Forgiveness.  It’s a word tossed around in Christian circles left and right.  We usually speak about forgiveness in terms of our relationship with God.  “Forgive us our trespasses…” “I’m not perfect.  Just forgiven.”  We know that, in a general sense, we all are messed up and need to be forgiven from time to time for things we do that aren’t very nice.

Teaching children about forgiveness can be quite the challenge.  We often don’t model asking for forgiveness very well or offering it when someone apologizes.  I think forgiveness is hard to extend because we have learned to equate it with “it’s OK.” How many times do you hear, “I’m sorry.”  “It’s OK.”?????  But sometimes it’s not OK.  Sometimes the hurt that has been inflicted is so deep and so painful that it is impossible to say, “It’s OK.”  That’s why we’ve tried teaching our kids to say, “I forgive you.”

We are trying to teach our children that forgiveness is not saying that what the person did to you was no big deal.  Instead, it’s saying, “I’m not going to hold this over your head.  I’m not going to drag your name through the mud.  I’m not going to bring it up to you all the time.  I’m releasing you and I’m releasing myself from the grip of the hurt.  There may still be consequences.  There may not be.  But I am choosing to wish the best for you regardless of what you’ve done to me.”

Every single day we have issues in our house with behavior and forgiveness.  The boys get sassy and rude.  They hit, kick, and push.  Someone always ends up in tears.  And it is really frustrating.  Just tonight Middle Man was really sassy when we finished playing a game together as a family.  He wanted to play another but we said it was time to go to bed.  His response was to scream and kick me.  We have been trying hard to teach him for the last four years that kicking and screaming is not the best way to get what you want, but it is a sure way to get yourself in a bit of trouble.  He ended up in his bed in tears.  As I was getting ready for bed I heard him calling my name.  I finally walked back into the bedroom and sat down at his bed and we had a conversation about what happened and I asked him to apologize.  We hugged and kissed, cuddled, and sang a song.  We ended our evening on a happy, loving note.  But it isn’t always that easy.  There are days when I want to ignore his crying for me.  There are days when I want to really drill it in that his behavior isn’t acceptable…that he has pushed the limits for the last time. (he is my sassiest one, after all…).  There are days when I want to slam the door with all the lights off and just walk away.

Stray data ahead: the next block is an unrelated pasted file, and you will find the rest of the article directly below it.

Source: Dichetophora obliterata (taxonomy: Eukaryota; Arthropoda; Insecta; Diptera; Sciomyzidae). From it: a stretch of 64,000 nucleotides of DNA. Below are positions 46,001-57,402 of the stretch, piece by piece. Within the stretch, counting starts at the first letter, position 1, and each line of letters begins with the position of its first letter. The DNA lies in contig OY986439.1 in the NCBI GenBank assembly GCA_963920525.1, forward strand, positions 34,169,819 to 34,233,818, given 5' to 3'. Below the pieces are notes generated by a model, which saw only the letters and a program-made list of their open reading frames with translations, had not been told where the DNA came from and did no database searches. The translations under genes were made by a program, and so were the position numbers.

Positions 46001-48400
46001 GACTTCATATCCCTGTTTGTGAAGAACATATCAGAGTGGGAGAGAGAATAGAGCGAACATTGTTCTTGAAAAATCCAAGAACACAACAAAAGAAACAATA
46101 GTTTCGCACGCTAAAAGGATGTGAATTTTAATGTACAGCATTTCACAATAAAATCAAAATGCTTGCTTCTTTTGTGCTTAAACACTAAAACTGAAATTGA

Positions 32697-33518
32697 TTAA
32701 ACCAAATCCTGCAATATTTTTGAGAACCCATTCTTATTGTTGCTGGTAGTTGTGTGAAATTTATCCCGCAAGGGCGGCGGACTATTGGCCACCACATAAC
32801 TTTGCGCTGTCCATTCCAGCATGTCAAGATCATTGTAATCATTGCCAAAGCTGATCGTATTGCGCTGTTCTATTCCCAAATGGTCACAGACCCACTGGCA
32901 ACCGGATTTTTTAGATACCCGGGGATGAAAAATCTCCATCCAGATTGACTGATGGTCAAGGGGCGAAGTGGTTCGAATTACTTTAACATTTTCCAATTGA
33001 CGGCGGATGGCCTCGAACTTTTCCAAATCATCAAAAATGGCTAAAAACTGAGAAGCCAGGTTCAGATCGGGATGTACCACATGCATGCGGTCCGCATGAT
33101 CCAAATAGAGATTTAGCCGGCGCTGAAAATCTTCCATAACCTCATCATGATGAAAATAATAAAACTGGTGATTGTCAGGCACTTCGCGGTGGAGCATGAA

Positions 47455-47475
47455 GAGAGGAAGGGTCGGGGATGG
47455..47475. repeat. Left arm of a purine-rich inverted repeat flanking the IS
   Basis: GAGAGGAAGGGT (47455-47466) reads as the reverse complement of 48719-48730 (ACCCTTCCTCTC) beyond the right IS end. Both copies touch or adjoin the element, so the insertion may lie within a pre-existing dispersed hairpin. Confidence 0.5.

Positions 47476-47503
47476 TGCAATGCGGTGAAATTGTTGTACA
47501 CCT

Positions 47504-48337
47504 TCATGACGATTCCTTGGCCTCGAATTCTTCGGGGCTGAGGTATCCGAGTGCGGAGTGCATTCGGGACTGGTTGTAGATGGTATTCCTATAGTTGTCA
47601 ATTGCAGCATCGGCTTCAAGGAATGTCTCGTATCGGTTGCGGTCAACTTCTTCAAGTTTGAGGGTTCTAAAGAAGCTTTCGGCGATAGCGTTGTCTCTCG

But then I think about God.  God has never left me to scream and cry on my own when I’m reaping the consequences of my own wrongdoing.  He doesn’t say, “It’s OK.”  He says, “I forgive you.”  If I robbed a bank tomorrow I wouldn’t be let off the hook even if I sincerely apologized.  I’d still end up with jail time.  Negative consequences are always eventually a natural result of negative behavior.  And it’s important to recognize the wrong and change it…just like we ask our kids to.  But it’s just as important to model forgiveness.  I want my kids to know that, no matter what wrong they’ve done, I am still their mother.  I love them unconditionally.  There won’t be a time when I will say, “You’ve worn me out.  I will begin to withhold my love from you from this moment forward because of what you’ve done.”  I want them to know that my arms are always available.  My hugs and kisses are always going to be there for them even when they’re having to deal with the consequences of their behavior.  My love for them will not run out just like God’s love for us has not run out.